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NC State Toxicology Professor Heads NAS Review of Lead Standards for Military Firing Ranges

military firing range

David Dorman, a professor of toxicology in the Department of Molecular Biomedical Sciences at NC State University’s College of Veterinary Medicine, led a National Academy of Sciences (NAS) committee in a one-year study that found current federal guidelines are insufficient to protect individuals at Defense Department firing ranges and other sites from a list of aliments associated with lead exposure.

Issued by the National Research Council, the report states that there is “overwhelming evidence” that the current standard should be revised for Defense Department workers and others to avoid heart and kidney problems, damage to nervous and reproductive systems, hearing loss,  mpaired balance, and other adverse effects.

OSHA (Occupational Safety and Health Administration) established the lead exposure standard in 1978 for most industrial workplaces, including military ranges around the world where uniformed and civilian personnel train troops in the use of handguns, shotguns, rifles, and machine guns. In addition to handling ammunition and conducting maintenance on ranges, these individuals are exposed to lead dust released by gunfire.

“Back in the 1970s OSHA personnel reviewed existing industrial standards and studying then available information related to effects of lead exposure and lead poisoning in people,” says Dr. Dorman. “They found that previous guidelines in the mid-1970s were not protective enough and put the current, then more restrictive policy in place.”

Dr. Dorman notes that during the past 34 years, however, a large body of research has emerged about the human health effects of various levels of lead exposure. Aware of these studies, the Defense Department requested the National Research Council review the 1978 rule to determine if personnel were protected adequately.

“The ability to measure lead in the body was not the major driver in changing the standards,” says Dr. Dorman. “Our analytical measures are and have been pretty good when it comes to lead measurement. What did happen was the reporting of a number of epidemiology studies that indicated various levels of lead can harm brain, kidney, and cardiovascular function and cause problems for reproductive health. We now know that exposure to even much lower levels can harm the fetus through the placenta or the infant through breastfeeding.”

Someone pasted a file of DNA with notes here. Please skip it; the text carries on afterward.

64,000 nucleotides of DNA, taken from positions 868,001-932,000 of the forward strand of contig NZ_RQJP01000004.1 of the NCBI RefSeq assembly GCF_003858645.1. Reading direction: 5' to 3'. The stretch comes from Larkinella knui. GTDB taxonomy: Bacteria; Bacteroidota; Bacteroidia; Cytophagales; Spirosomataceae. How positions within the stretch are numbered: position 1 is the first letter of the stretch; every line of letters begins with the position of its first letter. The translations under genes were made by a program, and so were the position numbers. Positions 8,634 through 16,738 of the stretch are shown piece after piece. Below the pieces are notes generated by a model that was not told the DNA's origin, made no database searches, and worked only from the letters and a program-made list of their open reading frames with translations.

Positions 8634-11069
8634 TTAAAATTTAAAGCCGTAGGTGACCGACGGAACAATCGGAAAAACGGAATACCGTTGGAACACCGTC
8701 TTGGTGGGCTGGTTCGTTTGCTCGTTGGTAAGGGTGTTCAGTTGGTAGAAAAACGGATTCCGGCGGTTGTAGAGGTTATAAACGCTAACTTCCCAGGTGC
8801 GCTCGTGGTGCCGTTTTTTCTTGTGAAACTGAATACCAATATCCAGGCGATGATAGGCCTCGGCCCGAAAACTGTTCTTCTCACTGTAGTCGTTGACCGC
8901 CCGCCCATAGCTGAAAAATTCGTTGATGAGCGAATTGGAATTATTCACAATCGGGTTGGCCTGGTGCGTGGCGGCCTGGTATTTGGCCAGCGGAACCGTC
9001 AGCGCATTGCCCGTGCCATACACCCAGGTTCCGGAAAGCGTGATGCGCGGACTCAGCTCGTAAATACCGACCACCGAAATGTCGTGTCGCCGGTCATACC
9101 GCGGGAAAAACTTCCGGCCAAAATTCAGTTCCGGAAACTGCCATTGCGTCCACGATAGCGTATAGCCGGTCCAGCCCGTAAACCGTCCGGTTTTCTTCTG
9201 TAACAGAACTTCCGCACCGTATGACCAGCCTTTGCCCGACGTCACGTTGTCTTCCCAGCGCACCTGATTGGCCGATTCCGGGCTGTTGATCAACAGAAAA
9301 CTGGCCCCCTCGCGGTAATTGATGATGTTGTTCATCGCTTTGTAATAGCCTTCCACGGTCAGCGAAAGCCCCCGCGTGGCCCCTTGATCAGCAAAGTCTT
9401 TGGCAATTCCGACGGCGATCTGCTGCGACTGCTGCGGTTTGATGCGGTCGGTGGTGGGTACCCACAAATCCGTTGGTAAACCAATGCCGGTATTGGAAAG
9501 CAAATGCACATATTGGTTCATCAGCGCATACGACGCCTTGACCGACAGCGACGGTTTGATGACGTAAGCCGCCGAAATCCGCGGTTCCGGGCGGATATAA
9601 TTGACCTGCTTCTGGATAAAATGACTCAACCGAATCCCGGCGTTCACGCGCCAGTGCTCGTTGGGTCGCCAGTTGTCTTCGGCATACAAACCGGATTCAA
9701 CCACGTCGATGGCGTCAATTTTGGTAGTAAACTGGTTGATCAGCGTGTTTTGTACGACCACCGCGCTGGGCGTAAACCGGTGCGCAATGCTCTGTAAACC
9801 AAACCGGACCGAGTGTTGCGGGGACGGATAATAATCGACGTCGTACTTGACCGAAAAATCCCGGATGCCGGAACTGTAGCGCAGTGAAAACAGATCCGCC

Under the 1978 standard, a blood level of 40 micrograms per deciliter was considered safe. While some health organizations suggest that 10 micrograms per deciliter should be considered elevated and levels in pregnant women should be below five micrograms, the NAS report did not propose a new standard.

“We were charged with reviewing the data and studying the science related to the current standard,” says Dr. Dorman. “The development of a revised standard is a policy decision not in the purview of the committee.”

The report did recommend that the Department of Defense should review its exposure guidelines and practices for protecting range personnel and consider lowering blood lead levels.

Dr. Dorman, who has served on several other National Academy of Science committees, was selected to chair the 14-person committee based on his broad expertise in neurotoxicology and his ability as a veterinarian to help integrate information and perspectives from committee members representing various areas of environmental and health sciences.

He notes NC State has a number of faculty members who serve on National Academy panels and thereby contribute to the public health arena in a number of critical areas.


The National Academy of Sciences, National Academy of Engineering, Institute of Medicine, and National Research Council make up the National Academies. They are private, nonprofit institutions that provide science, technology, and health policy advice under congressional charter. Panel members, who serve pro bono as volunteers, are chosen by the Academies for each study based on their expertise. The resulting consensus reports undergo external peer review before completion.

Pre-publication copies of “Potential Health Risks to DOD Firing-Range Personnel from Recurrent Lead Exposure” are available from the National Academies Press.